Stordeur, Jean (16th century)

Jump to: navigation, search

Jean Stordeur, an Anabaptist of Liège (Luik), Bel­gium, who, because of severe persecution, fled to Geneva, Switzerland, in 1533 with his wife Idelette van Buren (de Bure), his father-in-law Lam­bert van Buren, the book printer Johannes Bomeromanus, and a few other Anabaptists. In Geneva Stordeur and Bomeromanus had two or three disputes with the Reformed pastors Farel and John Calvin. On 30 March 1537, both Stordeur and Bomeromanus were banned from the town. In Strasbourg they again met Calvin in 1538, when Calvin was forced to leave Geneva. In 1539 Calvin succeeded in converting Stordeur, who died soon after of the plague. In August 1540 Calvin married his widow.


Halkin, L. E. La Réforme en Belgique sous Charles-Quint. Brussels, 1957: 81, 96.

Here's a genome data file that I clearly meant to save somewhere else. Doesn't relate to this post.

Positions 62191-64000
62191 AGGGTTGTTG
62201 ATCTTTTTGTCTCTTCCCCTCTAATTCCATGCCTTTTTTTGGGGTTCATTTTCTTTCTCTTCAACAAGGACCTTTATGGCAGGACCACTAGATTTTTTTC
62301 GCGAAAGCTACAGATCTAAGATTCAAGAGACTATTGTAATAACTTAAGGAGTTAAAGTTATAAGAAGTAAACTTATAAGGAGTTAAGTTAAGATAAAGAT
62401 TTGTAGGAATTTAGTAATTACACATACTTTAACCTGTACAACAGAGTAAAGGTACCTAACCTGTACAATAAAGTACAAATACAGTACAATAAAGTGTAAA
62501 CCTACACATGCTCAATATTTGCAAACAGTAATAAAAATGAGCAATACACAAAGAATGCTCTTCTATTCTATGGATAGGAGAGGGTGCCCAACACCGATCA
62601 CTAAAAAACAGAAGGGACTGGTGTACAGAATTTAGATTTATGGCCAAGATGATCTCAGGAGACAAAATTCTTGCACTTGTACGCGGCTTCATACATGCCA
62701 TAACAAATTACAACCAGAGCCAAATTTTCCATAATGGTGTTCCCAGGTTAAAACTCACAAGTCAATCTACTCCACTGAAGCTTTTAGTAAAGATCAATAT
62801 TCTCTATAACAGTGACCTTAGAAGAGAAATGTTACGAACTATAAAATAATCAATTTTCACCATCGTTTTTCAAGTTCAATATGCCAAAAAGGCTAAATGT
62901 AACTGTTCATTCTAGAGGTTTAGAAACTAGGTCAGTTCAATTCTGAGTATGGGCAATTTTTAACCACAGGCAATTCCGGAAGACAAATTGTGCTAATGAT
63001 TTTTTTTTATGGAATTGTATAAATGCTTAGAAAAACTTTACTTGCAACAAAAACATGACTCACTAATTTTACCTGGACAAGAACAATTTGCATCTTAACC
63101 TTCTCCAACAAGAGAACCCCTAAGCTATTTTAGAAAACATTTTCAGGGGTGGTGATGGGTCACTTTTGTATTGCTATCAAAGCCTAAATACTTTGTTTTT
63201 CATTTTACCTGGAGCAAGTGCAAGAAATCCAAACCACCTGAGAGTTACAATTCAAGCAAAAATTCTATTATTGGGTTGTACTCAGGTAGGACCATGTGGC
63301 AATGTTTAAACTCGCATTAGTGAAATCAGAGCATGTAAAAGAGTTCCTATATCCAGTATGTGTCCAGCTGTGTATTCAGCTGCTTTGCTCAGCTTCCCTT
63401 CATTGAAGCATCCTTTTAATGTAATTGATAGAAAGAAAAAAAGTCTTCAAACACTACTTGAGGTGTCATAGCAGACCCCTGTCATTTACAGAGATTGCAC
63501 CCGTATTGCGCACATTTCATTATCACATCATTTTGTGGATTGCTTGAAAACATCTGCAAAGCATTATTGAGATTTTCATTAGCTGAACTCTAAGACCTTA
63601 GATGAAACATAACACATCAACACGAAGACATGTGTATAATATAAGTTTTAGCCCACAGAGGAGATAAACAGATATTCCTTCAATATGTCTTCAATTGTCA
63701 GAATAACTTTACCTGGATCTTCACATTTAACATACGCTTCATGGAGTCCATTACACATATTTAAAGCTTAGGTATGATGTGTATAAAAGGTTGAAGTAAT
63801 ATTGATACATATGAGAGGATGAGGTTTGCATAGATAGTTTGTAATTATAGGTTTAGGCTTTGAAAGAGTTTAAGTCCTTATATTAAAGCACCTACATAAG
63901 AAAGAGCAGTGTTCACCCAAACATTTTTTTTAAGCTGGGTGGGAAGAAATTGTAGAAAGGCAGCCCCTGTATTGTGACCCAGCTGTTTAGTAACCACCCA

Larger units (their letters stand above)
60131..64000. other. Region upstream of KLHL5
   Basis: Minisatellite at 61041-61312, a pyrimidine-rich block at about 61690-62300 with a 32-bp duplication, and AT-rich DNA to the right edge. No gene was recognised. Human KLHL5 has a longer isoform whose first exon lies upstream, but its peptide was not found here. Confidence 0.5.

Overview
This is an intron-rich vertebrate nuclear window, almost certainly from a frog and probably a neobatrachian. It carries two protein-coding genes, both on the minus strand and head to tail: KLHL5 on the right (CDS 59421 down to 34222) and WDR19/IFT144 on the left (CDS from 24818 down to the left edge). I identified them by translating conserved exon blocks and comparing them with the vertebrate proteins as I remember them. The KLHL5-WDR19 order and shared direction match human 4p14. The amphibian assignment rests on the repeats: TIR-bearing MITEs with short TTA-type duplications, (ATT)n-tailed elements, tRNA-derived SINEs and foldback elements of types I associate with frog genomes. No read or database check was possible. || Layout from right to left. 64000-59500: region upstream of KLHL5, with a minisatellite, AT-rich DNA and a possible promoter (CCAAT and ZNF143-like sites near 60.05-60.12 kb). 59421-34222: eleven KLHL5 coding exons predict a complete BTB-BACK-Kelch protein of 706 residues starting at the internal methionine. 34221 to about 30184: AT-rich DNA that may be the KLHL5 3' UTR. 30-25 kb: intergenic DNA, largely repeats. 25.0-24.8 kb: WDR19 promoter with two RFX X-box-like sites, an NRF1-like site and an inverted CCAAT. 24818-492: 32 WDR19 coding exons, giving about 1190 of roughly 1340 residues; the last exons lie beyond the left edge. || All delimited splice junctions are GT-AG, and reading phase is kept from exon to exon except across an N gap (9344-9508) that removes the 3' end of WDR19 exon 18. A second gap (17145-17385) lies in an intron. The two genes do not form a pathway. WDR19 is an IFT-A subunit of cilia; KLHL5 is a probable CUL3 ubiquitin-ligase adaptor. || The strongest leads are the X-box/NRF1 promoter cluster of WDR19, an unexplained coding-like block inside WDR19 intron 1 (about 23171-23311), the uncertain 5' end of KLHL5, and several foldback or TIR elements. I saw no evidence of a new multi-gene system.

Hege, Christian and Christian Neff. Mennonitisches Lexikon, 4 vols. Frankfurt & Weierhof: Hege; Karlsruhe: Schneider, 1913-1967: v. IV.

Hulshof, Abr. Geschiedenis van de Doopsgezinden te Straatsburg . . . Amsterdam, 1905: 191 f., 194.

Author(s) Nanne van der Zijpp
Date Published 1959

Cite This Article

MLA style

Zijpp, Nanne van der. "Stordeur, Jean (16th century)." Global Anabaptist Mennonite Encyclopedia Online. 1959. Web. 21 Sep 2018.,_Jean_(16th_century)&oldid=146736.

APA style

Zijpp, Nanne van der. (1959). Stordeur, Jean (16th century). Global Anabaptist Mennonite Encyclopedia Online. Retrieved 21 September 2018, from,_Jean_(16th_century)&oldid=146736.


Adapted by permission of Herald Press, Harrisonburg, Virginia, from Mennonite Encyclopedia, Vol. 4, p. 637. All rights reserved.

©1996-2018 by the Global Anabaptist Mennonite Encyclopedia Online. All rights reserved.